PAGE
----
Crosstalk between IMD and JNK pathways in Amyloid-beta 42 mediated neurodegeneration in Alzheimer’s Disease
Prajakta D. Deshpande, Samuel J. Shroder
Alzheimer's Disease (AD), affects 5.8 million people, is an incurable neurodegenerative disorder that leads to memory loss and reduced cognitive abilities. In AD, the miscleavage of the amyloid precursor protein (APP) results in the accumulation of Amyloid-beta 42 plaques outside neurons that triggers neuronal cell death. The mechanism for cell death is widely unknown and is currently being explored. In this study, Drosophila was used as a model system to mimic AD neuropathology by misexpressing human Aβ42 plaques in the developing eye of the Drosophila using the Gal4/UAS system. Misexpressing Aβ42 plaques triggers neuronal cell death and results in a glazed and reduced eye phenotype. It is known the immune deficiency (IMD) pathway plays a role in cell survival and the c-Jun N-terminal kinase (JNK) plays a role in cell death. Induction of the IMD pathway leads to the activation of NF-kB transcription factor Relish. Gain of function of Relish in the background of GMR> Aβ42, results in suppression of Aβ42 mediated neurodegeneration. Down regulation of Relish results in the smaller eye phenotype with necrotic spots. Activation of Relish is linked to proteasomal degradation of TGF-beta activated kinase 1 (TAK1), upstream component for JNK activation. So, it would be interesting to understand the crosstalk between Immune deficiency (IMD) pathway, and the c-Jun N-terminal kinase (JNK) pathway in Aβ42 mediated neurodegeneration.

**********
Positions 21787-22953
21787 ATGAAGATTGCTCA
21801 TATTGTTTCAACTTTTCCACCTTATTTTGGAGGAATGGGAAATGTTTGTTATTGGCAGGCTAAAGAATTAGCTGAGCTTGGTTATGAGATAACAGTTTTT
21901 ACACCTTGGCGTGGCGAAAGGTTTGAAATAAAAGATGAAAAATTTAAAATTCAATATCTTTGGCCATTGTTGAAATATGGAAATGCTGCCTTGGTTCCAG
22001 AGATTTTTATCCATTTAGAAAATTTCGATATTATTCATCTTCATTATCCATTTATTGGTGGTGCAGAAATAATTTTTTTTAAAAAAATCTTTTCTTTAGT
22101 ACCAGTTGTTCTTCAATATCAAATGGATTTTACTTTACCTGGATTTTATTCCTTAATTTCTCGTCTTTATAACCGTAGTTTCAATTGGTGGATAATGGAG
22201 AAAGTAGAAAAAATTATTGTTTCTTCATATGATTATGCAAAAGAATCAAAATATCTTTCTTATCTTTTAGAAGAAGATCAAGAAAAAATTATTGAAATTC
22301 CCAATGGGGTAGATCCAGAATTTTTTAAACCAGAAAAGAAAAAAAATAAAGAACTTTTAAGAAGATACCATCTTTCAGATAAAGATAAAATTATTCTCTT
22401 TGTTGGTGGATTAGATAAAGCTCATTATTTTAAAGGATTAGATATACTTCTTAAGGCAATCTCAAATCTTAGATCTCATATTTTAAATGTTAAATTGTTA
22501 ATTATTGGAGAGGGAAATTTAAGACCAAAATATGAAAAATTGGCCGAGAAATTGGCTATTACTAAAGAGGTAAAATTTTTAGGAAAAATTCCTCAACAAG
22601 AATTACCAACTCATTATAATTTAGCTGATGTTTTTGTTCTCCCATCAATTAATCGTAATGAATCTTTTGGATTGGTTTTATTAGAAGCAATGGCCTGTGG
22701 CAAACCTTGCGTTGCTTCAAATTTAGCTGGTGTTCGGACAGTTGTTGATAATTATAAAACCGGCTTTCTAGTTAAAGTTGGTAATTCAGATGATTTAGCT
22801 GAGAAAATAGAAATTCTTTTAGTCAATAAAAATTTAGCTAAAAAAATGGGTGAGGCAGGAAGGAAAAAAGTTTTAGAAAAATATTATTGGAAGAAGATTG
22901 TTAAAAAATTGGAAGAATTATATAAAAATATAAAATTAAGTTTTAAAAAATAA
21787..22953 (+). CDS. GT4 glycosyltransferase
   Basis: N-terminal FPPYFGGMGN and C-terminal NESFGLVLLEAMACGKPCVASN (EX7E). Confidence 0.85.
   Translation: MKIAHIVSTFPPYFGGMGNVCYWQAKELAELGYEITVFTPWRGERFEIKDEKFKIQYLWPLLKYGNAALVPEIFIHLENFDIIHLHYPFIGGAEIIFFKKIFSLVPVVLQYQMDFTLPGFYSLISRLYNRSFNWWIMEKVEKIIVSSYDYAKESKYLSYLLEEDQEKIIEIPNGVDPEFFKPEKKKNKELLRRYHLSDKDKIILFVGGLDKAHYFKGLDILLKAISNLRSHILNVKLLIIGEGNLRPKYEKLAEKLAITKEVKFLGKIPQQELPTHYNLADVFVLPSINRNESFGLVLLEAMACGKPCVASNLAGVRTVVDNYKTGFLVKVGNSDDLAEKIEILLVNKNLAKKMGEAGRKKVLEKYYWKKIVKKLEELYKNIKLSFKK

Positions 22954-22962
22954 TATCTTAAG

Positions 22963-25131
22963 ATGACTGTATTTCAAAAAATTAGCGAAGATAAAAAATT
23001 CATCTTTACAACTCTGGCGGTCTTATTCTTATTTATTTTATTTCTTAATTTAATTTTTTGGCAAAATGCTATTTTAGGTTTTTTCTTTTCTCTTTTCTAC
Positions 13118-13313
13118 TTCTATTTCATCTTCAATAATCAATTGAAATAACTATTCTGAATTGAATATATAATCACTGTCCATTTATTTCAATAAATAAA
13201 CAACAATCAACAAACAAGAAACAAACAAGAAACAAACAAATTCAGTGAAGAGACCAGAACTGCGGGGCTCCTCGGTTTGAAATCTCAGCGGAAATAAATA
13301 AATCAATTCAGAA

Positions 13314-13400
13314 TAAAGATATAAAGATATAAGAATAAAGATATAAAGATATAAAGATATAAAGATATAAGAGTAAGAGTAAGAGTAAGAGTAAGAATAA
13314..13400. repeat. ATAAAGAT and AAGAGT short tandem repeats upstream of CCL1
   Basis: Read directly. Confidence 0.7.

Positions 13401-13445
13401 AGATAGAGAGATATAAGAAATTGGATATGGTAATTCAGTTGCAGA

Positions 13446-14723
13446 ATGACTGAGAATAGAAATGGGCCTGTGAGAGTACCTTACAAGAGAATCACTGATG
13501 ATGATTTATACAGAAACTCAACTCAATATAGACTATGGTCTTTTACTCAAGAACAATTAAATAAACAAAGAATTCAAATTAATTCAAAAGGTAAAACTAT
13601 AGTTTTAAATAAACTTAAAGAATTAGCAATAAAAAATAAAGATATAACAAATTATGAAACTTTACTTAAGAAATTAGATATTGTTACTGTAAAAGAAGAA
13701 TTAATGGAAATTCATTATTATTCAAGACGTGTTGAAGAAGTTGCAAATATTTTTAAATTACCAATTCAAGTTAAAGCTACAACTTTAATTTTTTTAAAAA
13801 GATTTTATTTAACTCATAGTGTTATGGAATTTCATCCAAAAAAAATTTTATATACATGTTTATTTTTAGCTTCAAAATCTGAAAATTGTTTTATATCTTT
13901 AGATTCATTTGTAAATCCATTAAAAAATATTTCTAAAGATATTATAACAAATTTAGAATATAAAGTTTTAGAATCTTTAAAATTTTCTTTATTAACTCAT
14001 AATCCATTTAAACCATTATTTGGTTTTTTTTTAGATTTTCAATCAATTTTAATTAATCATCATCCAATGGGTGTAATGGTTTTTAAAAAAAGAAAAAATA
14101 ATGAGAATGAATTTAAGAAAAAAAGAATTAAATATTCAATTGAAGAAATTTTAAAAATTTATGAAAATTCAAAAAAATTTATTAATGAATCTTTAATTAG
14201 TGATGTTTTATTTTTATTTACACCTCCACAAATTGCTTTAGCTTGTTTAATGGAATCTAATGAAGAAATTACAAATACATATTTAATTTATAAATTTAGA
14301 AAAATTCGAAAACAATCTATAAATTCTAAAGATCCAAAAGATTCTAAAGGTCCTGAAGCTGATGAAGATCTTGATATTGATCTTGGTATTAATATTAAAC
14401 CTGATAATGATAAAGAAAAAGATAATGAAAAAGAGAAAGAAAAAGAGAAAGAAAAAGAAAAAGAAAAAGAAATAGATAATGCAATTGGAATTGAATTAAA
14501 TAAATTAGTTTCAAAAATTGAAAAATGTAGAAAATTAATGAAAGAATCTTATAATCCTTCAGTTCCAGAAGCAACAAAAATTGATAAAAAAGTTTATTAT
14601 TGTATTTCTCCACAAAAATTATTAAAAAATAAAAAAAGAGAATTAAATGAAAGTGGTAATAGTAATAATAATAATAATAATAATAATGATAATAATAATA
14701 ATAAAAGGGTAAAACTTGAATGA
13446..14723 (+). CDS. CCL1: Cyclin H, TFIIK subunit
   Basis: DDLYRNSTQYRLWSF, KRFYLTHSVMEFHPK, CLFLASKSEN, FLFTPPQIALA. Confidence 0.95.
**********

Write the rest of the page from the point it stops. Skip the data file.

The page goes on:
Primary Advisor's Department
Stander Symposium project, College of Arts and Sciences
United Nations Sustainable Development Goals
Good Health and Well-Being
"Crosstalk between IMD and JNK pathways in Amyloid-beta 42 mediated neurodegeneration in Alzheimer’s Disease" (2020). Stander Symposium Projects. 1977.